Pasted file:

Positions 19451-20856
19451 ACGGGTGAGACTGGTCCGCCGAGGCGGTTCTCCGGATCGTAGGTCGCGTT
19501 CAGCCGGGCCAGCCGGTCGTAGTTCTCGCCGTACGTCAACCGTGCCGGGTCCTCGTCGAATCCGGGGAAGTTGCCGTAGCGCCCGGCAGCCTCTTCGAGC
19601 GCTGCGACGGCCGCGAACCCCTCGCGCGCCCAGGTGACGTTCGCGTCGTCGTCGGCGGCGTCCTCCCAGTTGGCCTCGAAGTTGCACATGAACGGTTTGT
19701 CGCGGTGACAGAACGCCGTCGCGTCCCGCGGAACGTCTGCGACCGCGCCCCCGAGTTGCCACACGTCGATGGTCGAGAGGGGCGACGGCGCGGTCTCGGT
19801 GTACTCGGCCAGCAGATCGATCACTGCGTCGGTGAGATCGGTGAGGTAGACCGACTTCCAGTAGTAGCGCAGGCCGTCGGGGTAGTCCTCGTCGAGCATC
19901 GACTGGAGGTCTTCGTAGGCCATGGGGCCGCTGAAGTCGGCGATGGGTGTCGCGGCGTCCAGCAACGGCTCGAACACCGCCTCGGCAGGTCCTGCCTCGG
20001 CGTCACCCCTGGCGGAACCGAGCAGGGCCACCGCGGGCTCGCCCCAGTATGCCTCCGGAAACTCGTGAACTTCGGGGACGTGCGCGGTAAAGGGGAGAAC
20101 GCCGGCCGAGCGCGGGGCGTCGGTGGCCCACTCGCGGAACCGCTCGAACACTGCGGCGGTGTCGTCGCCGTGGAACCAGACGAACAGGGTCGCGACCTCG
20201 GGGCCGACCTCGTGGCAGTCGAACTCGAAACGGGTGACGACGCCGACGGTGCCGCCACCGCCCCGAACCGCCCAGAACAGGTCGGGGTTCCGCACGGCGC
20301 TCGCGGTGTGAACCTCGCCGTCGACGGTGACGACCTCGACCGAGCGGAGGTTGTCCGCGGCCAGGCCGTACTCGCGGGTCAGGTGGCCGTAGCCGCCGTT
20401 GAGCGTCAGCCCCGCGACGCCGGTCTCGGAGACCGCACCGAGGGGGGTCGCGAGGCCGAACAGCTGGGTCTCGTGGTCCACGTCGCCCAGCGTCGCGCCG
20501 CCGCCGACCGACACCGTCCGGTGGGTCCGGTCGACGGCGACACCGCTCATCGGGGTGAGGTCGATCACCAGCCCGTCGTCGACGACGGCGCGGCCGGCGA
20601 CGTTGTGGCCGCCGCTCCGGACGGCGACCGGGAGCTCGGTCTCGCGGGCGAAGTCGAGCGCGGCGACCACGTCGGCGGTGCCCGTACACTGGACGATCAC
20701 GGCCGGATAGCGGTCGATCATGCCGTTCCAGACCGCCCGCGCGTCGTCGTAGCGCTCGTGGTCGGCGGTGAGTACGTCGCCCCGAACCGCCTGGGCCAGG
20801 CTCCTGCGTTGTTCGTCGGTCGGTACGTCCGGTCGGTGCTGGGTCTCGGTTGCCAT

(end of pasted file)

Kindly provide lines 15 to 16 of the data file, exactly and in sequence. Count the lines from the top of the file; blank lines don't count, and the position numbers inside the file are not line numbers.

20701 GGCCGGATAGCGGTCGATCATGCCGTTCCAGACCGCCCGCGCGTCGTCGTAGCGCTCGTGGTCGGCGGTGAGTACGTCGCCCCGAACCGCCTGGGCCAGG
20801 CTCCTGCGTTGTTCGTCGGTCGGTACGTCCGGTCGGTGCTGGGTCTCGGTTGCCAT